The task is simple: take a pile of car tyres, pieces of wood, and bits of string, build a 50cm platform on which you can stand, and do it quicker than everyone else. The trick is that none of the piles is intended to be sufficient so that, sooner or later, some great leader will emerge to unite the individuals into one big team to build a super-platform of peace and harmony on which everyone can stand together holding hands. Contrary to the intention, however, you have just finished fashioning a perfectly adequate effort when some do-gooder starts to dismantle it in an ultimately futile bid to pool everyone’s resources for the greater blahdy-blah. In a fit of rage, you vow never to co-operate with anyone ever again. Ever.
Every company is a team
Candidates will have the ability to work independently or as part of a team, all the job ads seem to say. In the era of flattened management structures when your boss is as likely to wear a Thundercats t-shirt as a three-piece suit, you’re going to end up working with a group of people rather than in a chain of command. Ideally, teams are united by a common purpose that would be unattainable for any individual. Team members have varying levels of experience (salary) but ideally have inter-dependent, complementary skills. Based on understanding that mutual reliance, successful teams are characterised by mutual respect, manifest through active listening, consultation, and recognition for a job well done.
The other thing that every team needs is a leader. Leaders are the ones who define the purpose, making clear to each of the members how their contribution brings everyone closer to the shared goal. If you’re the one at the top, then you probably have plenty of examples of projects through which you guided a team, and what you learned about yourself along the way. There’ll be interview questions about leadership style and if you just have a glance at (the table of contents in) any management book you should be equipped with sufficient terminology to describe your own style.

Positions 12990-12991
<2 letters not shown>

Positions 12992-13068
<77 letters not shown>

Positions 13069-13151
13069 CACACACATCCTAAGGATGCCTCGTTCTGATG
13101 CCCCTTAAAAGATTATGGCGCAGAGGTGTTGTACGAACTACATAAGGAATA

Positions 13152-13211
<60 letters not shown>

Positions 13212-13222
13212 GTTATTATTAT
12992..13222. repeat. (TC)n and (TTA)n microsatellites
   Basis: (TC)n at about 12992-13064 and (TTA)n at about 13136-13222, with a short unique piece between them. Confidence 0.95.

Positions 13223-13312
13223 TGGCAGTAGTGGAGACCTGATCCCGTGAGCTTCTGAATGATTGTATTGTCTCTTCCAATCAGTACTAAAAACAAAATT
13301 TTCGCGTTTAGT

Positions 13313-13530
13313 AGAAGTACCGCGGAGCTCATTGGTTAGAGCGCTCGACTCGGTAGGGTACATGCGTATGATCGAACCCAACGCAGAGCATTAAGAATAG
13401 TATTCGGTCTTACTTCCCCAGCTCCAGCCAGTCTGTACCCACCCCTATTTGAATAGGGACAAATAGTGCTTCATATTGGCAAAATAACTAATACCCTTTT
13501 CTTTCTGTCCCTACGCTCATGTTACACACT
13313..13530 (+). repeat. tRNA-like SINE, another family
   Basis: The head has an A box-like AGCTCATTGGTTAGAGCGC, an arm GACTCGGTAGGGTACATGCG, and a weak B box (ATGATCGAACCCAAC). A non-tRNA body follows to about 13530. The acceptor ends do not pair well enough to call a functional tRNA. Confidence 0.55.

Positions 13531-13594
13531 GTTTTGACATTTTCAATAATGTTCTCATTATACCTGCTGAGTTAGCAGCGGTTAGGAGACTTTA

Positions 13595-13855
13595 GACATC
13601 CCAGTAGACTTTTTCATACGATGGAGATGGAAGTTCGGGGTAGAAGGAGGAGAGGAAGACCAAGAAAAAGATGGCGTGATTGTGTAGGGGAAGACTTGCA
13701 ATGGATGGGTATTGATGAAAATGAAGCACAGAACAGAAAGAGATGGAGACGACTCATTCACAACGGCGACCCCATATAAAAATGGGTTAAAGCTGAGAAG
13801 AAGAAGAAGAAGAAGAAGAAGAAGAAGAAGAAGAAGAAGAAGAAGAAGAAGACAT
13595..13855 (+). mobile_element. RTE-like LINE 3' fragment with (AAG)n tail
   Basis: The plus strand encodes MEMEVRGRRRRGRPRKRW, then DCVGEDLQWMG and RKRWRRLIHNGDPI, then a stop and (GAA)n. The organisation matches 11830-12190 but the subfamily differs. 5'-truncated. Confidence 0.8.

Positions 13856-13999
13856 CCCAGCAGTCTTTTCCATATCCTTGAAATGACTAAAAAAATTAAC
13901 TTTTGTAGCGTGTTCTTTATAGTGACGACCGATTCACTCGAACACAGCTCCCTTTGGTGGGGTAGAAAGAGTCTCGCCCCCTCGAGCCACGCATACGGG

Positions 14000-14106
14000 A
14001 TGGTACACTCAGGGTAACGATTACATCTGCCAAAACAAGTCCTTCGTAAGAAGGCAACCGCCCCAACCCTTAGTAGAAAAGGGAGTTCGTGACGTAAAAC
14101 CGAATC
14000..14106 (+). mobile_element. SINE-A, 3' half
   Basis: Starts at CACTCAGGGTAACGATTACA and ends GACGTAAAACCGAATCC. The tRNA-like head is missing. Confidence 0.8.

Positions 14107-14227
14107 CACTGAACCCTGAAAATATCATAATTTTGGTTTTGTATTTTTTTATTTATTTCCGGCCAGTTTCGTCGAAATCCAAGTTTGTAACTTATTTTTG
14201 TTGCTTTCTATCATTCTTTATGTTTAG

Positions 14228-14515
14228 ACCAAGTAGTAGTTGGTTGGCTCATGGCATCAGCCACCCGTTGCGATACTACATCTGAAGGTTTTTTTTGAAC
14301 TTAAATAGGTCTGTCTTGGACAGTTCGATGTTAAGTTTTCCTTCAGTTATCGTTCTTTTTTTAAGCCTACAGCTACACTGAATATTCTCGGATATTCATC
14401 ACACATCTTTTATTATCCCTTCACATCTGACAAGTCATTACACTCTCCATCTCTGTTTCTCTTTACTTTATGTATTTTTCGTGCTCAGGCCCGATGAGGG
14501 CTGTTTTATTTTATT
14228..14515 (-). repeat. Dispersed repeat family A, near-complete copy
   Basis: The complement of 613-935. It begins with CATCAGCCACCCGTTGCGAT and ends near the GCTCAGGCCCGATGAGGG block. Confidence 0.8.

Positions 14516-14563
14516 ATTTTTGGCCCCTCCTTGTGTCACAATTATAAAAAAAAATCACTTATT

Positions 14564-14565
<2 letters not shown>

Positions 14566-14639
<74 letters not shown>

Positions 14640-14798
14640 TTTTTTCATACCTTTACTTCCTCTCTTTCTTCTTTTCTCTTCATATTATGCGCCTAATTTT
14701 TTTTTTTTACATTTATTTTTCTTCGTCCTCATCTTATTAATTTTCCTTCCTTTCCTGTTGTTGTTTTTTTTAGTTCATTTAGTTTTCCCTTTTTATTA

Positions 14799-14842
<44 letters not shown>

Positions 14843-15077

Even in statistics, having honed your skills sitting alone at a computer, most jobs require some kind of team work, and it could be as little as the interactions with your supervisor involving praise for how quickly and expertly you did the last thing and instructions for the next thing. More likely, though, you’ll be part of a multi-disciplinary team with lots of those complementary skills. The nice thing about complementary skills is that other people know lots of important things that you don’t; unfortunately, it also means that they probably know nothing about stats.
It’s such an easy, normal, obvious line for a recruiter to put in a job ad and practically every job involves spending part of your time working alone and part of your time in team meetings. Actually working in a team, though, can be hard. Practically everyone has had to work late because someone else on the team made a pig’s-ear of their bit, or sat silently through a meeting and wondered why they were there at all, or listened to complaints about how badly things are run around here from people who can’t seem to just get on and do some work.
Apart from the time-wasting risk of a poorly organised team, teams fall short of the ideal whenever internal competition arises. Everyone is somewhat self-interested and the leadership trick is to make sure the team goals out-weight any individuals’. If everyone only cares about getting a promotion, there could be back-stabbing, rumour-whispering, and, when someone does get promoted, revenging. At least for the duration of the interview, then, remember to be civilised and mature in how you describe how you deal with colleagues, and how gracious you can be at times of disagreement.
When the stage of the interview comes for you to demonstrate your ability to work independently or as part of a team, the working alone bit should be simple enough: Your self-reliance and wit can build a platform fit for a Lion-O. After that you can impress them with your insights about what makes teamwork work, about a shared vision, about mutual respect and appreciation, about leadership. Just remember that it’s all for the greater good.
January 26, 2020
University of Oxford
February 09, 2020
Wakehurst, West Sussex
February 03, 2020
The Medicines and Healthcare products Regulatory Agency
Potters Bar, UK
January 31, 2020
Maritime and Coastguard Agency
January 27, 2020
January 27, 2020